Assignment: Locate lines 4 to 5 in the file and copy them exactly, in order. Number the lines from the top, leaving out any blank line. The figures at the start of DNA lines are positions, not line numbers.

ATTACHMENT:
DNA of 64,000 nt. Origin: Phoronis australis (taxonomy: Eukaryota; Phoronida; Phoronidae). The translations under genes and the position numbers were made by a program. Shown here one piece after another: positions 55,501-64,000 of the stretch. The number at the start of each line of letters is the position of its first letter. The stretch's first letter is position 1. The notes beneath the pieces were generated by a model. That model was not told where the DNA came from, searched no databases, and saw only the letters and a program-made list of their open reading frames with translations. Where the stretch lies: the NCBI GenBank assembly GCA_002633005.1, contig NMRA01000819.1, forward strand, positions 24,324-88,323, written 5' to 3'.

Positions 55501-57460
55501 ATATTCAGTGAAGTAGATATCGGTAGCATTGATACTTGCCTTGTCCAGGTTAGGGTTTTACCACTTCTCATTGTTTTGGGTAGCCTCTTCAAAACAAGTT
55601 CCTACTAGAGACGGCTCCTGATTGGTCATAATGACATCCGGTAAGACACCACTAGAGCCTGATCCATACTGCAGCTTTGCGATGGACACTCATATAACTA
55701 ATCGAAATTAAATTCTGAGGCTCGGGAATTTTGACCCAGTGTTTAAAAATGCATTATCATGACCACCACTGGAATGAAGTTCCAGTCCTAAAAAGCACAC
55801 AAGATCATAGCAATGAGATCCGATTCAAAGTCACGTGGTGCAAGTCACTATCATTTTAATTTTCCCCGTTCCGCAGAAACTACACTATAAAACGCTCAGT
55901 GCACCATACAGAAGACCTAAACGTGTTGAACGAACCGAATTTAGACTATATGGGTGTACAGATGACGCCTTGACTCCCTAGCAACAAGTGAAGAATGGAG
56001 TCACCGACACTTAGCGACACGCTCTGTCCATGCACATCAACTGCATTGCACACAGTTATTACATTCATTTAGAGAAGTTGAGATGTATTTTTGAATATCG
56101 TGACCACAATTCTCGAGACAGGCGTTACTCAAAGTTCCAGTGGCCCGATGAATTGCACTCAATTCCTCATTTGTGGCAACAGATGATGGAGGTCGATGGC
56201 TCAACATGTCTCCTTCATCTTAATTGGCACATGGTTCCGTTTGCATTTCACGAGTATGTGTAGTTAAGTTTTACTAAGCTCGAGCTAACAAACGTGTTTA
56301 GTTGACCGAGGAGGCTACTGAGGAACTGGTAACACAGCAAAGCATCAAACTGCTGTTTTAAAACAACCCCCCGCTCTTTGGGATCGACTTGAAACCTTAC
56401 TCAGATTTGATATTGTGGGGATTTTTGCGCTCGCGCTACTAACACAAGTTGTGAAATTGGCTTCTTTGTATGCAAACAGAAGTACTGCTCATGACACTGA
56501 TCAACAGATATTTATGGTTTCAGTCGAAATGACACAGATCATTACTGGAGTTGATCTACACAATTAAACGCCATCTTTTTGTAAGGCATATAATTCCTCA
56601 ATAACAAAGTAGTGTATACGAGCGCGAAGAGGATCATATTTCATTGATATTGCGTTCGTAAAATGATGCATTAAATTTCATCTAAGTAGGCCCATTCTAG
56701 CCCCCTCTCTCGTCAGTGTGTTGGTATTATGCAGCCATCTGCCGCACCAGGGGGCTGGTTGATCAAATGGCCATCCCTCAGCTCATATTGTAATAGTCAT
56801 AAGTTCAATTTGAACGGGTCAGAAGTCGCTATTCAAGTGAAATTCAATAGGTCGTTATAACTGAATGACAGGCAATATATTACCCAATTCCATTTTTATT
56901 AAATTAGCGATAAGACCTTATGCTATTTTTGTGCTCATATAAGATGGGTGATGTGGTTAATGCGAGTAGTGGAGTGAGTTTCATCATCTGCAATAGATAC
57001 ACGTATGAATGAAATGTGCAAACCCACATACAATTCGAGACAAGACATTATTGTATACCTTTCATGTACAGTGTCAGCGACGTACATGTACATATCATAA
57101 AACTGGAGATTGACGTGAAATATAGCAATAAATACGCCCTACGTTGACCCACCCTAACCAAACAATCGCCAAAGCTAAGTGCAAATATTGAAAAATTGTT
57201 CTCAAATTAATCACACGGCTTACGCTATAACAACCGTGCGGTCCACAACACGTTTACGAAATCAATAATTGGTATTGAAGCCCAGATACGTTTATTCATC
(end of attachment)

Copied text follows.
55601 CCTACTAGAGACGGCTCCTGATTGGTCATAATGACATCCGGTAAGACACCACTAGAGCCTGATCCATACTGCAGCTTTGCGATGGACACTCATATAACTA
55701 ATCGAAATTAAATTCTGAGGCTCGGGAATTTTGACCCAGTGTTTAAAAATGCATTATCATGACCACCACTGGAATGAAGTTCCAGTCCTAAAAAGCACAC